Tamil Co-op opens its doors ever wider

Tamil Co-op Homes has gone through many changes since it was built in 1984, but it has always been a model of what a safe, inclusive and diverse community can look like at its very best. The original purpose of the co-op was to provide housing for Tamil refugees. Over the years, it has opened its doors to newly arrived immigrants from a number of countries, most recently Myanmar (Burma). Today, the largest ethnic groups represented at the co-op include members of Tamil, Burmese, Vietnamese, Filipino and Ethiopian heritage.

Co-op President Nanda Nandanakumar says that in the past, residents thought of the co-op as a first, affordable stop before establishing themselves and moving on. This perspective has changed with a new generation of members who perceive the co-op not as a stop but as home.

Nandanakumar describes the co-op as an extension of the family. “We strive to be inclusive, always. We want to make sure every individual at our co-op knows they are heard and part of our co-op.” Tamil places an importance on engaging young and older members, with education, athletics and childcare.

The co-op encourages cross-learning of members’ cultures and serving members in their first language, fostering a real sense of friendship and kinship.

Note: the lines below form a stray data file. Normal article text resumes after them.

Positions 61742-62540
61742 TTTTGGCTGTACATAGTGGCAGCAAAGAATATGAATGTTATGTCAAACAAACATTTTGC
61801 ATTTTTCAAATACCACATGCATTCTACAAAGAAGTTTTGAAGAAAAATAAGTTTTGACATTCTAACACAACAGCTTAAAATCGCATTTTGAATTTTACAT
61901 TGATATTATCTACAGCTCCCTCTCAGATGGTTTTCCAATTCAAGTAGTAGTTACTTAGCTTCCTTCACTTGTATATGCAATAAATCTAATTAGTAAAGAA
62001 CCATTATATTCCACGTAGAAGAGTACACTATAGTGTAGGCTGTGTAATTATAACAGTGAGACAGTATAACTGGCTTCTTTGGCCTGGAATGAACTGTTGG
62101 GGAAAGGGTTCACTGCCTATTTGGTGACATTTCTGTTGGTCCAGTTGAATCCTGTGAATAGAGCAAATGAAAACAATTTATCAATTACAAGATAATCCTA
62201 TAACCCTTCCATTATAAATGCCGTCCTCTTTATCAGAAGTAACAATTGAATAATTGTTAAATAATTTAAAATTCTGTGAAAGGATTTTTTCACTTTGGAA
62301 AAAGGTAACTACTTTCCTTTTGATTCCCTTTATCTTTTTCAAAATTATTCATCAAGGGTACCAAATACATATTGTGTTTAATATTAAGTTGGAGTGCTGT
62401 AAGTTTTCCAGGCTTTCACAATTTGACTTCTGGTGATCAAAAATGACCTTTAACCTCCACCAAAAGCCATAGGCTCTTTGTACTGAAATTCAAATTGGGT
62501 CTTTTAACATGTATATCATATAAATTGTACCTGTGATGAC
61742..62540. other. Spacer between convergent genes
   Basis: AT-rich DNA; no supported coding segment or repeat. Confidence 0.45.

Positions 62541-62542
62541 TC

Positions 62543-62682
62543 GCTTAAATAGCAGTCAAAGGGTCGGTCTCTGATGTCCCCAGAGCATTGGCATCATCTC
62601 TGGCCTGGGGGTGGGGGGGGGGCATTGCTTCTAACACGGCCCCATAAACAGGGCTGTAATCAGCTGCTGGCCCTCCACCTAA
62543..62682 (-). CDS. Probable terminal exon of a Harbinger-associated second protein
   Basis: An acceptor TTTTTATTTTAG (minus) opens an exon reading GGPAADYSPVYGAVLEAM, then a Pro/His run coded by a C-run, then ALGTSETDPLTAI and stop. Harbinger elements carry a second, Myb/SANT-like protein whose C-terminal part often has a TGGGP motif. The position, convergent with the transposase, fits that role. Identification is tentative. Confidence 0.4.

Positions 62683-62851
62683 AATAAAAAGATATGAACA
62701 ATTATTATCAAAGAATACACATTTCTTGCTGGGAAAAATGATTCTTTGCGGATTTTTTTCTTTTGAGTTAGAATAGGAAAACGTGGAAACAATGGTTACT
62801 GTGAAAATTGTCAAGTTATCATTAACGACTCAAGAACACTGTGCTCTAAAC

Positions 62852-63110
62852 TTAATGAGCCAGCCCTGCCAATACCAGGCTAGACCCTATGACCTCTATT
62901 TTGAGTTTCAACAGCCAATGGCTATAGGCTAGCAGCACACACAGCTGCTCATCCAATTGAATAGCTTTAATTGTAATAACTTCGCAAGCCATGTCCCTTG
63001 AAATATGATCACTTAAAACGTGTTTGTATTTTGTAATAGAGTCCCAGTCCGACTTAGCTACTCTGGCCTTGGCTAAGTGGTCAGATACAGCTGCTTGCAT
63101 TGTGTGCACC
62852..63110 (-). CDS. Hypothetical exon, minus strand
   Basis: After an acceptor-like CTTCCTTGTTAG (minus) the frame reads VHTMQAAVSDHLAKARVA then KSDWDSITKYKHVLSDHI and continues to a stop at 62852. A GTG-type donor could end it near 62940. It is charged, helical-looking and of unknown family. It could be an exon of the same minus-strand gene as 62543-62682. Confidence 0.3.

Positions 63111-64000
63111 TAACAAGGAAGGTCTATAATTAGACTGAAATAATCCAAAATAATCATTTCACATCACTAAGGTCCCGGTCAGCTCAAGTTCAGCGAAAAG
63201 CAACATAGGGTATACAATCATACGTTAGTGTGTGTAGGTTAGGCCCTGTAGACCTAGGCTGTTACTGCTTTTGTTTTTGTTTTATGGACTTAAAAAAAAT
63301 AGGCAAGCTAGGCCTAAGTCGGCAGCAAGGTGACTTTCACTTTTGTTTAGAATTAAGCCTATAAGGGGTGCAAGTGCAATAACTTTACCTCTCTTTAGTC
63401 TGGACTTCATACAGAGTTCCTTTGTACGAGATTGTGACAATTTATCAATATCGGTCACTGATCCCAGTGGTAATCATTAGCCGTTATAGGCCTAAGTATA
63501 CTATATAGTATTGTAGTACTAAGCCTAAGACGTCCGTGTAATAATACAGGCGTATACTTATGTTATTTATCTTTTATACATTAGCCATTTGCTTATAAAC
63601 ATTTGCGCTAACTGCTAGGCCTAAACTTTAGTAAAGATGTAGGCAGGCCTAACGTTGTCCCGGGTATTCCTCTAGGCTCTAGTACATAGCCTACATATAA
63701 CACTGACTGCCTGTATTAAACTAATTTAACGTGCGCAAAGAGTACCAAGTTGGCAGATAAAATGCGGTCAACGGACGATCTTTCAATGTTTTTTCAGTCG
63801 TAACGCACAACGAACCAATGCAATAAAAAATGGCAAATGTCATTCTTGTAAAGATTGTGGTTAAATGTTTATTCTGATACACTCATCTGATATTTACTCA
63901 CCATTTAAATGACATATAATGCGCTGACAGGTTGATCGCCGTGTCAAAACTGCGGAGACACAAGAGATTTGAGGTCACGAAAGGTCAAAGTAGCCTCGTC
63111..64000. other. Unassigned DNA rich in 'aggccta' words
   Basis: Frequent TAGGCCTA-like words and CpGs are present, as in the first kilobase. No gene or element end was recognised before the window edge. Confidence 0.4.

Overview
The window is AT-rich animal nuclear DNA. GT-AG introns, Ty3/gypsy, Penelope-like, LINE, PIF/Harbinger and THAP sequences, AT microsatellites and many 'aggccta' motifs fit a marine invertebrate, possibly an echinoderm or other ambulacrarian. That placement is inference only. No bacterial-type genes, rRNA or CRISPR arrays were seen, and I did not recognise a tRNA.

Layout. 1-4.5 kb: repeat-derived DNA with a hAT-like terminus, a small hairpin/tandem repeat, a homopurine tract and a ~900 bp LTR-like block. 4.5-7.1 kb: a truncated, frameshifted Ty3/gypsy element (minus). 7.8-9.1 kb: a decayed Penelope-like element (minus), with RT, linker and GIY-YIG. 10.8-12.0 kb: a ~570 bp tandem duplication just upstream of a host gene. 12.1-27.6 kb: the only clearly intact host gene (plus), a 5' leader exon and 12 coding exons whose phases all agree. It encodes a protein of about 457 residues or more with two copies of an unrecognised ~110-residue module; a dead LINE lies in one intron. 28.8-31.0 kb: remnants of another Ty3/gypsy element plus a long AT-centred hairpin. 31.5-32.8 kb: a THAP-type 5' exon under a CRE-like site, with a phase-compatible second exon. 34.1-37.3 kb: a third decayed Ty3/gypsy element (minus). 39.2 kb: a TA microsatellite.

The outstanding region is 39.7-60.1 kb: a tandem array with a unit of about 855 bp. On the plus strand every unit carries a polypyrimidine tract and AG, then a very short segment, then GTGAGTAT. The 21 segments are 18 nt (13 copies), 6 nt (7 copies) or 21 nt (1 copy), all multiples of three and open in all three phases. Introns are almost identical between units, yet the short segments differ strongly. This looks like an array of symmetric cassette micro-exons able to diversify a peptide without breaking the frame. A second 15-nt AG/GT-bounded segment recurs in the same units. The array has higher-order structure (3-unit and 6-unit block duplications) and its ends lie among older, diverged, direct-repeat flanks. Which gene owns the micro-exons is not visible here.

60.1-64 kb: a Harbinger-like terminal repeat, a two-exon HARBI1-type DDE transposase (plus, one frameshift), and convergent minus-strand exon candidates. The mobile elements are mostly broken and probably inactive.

Tamil members are actively involved in activities outside their co‑op, such as at local resource centres, schools and women’s centres. The co-op also provides space for several community programs.

In 2015, Tamil won CHF Canada’s Award for Co-operative Achievement for its dedication to helping newcomers adjust to their new co-op home and to the larger community.

More recently, the co-op has added a new dimension to its diversity by electing a majority of young members to its board. All the young board members were raised in the co-op. “It was an opportunity to give back to the co-op that raised us,” says Nandanakumar.

The 2016 election drew the highest voter turnout ever, she says, and the board has received great support from their regional federation, CHFT, which provided them with board and chair-training workshops.

Nandanakumar says that with the new board, there has been increased member engagement. She says that at Tamil, it takes at least three meetings to pass the budget.

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